Christian Coffey: The reveal, reflection of Hook ‘Em

Sasha Haynes, Life & Arts Reporter

When Hook ’Em takes the field, the crowd erupts. As UT’s horned mascot bounces up and down, the crowd jumps to their feet in pride and energy for the burnt orange. Underneath his costume, Christian Coffey, theatre and dance senior, gives his all to the UT community. 

“Every single person has a part to play in school spirit, and (when) you bring that together, it just genuinely creates magic,” he said. 

On April 22, Coffey revealed in an Instagram post that for the past four years, he has been the face behind Hook ‘Em — UT’s beloved mascot. As Coffey will soon become an alumnus of the University, he said he will always look back fondly on his time as Hook ‘Em, bringing school spirit to the stands. 

As a freshman, Coffey said he initially wanted to become a part of the Texas Athletics marketing team and accidentally sent in his acting resume instead of his marketing application. Texas Athletics offered him the position of school mascot instead.

“One of my favorite things about being Hook ‘Em is being able to really shift the atmosphere — just by simple actions,” Coffey said. 

Coffey said his time as Hook ‘Em provided him with the opportunity to meet many Longhorns throughout the years. It has also allowed him to meet Matthew McConaughey and Kevin Durant, be featured in commercials and compete at Disney World.

“I always interacted with so many Longhorns over the years. When I’m outside of the suit, I see those people every day. I’d be nodding and being like, ‘Hey, what’s up?’ — not thinking that they have no idea who I am.”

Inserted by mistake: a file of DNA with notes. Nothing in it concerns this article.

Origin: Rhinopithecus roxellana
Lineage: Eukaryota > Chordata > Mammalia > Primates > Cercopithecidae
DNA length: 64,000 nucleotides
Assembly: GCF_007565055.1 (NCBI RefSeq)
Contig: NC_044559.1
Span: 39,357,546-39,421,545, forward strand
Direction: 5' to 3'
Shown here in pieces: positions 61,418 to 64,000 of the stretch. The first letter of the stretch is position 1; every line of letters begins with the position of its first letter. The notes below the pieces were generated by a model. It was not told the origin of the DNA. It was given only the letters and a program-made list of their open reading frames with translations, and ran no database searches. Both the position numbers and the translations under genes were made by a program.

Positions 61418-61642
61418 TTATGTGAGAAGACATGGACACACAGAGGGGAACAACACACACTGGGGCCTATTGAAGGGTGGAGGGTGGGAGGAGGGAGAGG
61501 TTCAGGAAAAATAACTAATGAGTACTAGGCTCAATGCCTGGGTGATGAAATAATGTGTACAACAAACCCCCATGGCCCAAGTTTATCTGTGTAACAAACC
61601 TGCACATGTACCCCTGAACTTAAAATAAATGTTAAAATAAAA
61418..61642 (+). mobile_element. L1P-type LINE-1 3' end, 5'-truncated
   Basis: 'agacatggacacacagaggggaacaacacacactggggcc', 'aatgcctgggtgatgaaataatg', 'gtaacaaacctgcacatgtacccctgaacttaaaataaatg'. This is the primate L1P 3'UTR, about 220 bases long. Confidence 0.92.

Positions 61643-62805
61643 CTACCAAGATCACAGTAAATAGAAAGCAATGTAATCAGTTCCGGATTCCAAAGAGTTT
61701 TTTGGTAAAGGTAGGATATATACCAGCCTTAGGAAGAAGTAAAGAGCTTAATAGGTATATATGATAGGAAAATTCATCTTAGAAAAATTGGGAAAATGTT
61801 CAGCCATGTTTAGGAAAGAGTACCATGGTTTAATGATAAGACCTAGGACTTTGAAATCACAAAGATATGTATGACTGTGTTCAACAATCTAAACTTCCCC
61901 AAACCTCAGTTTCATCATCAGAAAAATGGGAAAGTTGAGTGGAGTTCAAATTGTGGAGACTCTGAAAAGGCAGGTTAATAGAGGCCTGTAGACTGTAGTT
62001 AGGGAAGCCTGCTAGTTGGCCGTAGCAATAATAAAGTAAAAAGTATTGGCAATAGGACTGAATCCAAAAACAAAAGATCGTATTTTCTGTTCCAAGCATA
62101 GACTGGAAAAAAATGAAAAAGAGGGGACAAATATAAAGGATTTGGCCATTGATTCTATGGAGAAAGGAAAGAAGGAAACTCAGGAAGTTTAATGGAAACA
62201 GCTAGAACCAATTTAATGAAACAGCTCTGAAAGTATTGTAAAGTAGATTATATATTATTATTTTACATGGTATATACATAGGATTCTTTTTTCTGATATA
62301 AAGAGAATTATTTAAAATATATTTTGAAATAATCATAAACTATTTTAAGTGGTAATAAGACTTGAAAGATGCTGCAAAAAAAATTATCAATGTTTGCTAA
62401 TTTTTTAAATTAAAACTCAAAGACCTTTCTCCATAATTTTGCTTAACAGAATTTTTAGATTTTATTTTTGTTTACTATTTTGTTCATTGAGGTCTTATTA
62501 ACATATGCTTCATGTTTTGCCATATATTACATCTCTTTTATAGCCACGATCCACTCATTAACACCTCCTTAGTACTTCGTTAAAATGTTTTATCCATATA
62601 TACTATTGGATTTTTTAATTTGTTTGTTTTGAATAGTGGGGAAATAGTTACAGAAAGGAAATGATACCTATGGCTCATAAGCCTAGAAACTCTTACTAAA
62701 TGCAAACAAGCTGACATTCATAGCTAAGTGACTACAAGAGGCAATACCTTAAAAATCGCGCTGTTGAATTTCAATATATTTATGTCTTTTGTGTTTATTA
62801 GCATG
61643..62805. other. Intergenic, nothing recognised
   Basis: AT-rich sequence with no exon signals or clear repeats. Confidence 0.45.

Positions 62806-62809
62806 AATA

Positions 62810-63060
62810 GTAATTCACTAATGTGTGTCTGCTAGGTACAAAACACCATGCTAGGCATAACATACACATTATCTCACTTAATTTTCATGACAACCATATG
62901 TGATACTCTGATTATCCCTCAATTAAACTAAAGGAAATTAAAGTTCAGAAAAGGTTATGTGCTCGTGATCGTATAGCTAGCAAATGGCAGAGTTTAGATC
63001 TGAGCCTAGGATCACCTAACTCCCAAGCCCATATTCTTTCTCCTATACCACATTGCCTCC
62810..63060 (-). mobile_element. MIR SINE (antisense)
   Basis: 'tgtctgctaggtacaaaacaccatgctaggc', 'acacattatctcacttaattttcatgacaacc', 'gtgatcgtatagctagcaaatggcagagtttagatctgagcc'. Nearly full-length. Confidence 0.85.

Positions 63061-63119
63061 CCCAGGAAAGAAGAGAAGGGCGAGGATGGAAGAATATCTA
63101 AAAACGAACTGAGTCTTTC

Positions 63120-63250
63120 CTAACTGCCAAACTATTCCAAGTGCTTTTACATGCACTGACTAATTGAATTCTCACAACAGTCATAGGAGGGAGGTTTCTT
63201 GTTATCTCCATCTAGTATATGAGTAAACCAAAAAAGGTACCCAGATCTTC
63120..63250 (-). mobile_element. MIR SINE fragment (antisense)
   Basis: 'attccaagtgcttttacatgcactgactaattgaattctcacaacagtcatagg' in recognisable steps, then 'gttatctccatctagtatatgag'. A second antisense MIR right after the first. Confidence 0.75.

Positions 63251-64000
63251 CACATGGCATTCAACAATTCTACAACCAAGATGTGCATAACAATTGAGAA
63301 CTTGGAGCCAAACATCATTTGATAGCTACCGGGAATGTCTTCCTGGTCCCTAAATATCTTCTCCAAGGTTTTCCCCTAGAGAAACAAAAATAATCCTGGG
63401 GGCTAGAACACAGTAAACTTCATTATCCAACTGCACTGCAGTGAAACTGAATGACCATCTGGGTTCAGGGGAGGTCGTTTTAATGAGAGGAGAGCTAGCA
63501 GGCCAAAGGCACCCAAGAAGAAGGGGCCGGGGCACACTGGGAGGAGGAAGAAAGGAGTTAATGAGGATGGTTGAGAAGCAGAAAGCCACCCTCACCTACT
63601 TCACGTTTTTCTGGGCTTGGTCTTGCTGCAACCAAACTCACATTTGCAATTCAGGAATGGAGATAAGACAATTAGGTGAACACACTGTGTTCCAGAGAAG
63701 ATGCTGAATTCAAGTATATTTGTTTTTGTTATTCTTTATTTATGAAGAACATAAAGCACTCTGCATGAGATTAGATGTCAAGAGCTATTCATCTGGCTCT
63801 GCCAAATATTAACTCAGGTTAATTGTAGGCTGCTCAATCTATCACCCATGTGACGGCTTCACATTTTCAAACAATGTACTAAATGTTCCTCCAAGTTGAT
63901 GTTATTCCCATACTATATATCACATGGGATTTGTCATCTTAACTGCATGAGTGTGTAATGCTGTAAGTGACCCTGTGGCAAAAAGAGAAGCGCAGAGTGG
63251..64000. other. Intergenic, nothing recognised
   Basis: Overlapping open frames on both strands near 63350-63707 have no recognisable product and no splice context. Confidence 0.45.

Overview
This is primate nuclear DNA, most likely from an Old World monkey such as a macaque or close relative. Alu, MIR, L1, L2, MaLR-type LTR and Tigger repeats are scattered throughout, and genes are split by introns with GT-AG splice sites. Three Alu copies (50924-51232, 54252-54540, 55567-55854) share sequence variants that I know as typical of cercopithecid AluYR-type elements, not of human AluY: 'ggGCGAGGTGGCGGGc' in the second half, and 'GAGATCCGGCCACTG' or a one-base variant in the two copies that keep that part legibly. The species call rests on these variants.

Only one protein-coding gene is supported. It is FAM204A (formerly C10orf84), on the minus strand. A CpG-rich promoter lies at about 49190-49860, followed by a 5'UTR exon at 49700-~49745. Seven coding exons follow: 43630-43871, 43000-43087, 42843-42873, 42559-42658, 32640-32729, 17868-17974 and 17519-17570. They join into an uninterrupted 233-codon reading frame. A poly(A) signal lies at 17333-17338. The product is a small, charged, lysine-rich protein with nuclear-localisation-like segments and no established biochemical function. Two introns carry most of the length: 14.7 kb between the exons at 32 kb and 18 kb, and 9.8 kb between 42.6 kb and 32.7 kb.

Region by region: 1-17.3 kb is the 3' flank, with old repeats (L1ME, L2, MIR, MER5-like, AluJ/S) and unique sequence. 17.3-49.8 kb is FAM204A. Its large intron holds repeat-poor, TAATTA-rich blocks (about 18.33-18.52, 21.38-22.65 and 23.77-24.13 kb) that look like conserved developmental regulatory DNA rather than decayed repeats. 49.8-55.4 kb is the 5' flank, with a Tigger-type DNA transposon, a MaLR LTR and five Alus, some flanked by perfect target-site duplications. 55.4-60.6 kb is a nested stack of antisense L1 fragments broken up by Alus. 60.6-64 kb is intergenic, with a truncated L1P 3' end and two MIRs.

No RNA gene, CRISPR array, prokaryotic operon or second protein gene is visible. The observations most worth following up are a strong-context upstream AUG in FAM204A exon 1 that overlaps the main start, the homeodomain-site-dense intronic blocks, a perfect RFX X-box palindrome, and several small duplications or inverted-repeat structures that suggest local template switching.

In addition to the onslaught of opportunities portraying Hook ‘Em provided, Coffey said the role also helped him overcome his stage fright and enjoy the spotlight.

“Leading thousands of Texas fans in Texas Fight is one of the coolest things,” Coffey said. “I’m one being, and I’m directing this crowd of thousands of people. Being 19 years old when I first started this and leading and entertaining millions of people was mind blowing to me.”

Coffey’s good friend, alumnus Emmanuel Williams, said despite their close relationship, he was just as much in the dark about Hook ‘Em’s identity as everyone else.

“When I found out he was Hook ‘Em the whole time, I was like, ‘It all makes sense now, because I never (saw) him on the field.’” Williams said. “I was shocked. He was one of my closest friends. We tell each other pretty much everything.” 

After watching Coffey’s on-field performances for years, Ivory James, a psychology junior and UT cheerleader, said Coffey always put his heart into his performances as Hook ‘Em. 

“He was really good at being that character,” James said. ”He had his own style, and he was able to put his dancing skills into it. That’s really what made him stand out.” 

After four years of being Hook ‘Em, Coffey said he can’t wait to spend time pursuing different passions, such as his growing rapping career. 

“I don’t want to ever box myself,” Coffey said. “I want to be able to dip my toe in everything, so I rap, I sing, I play piano and I play instruments. I never want to stop learning.”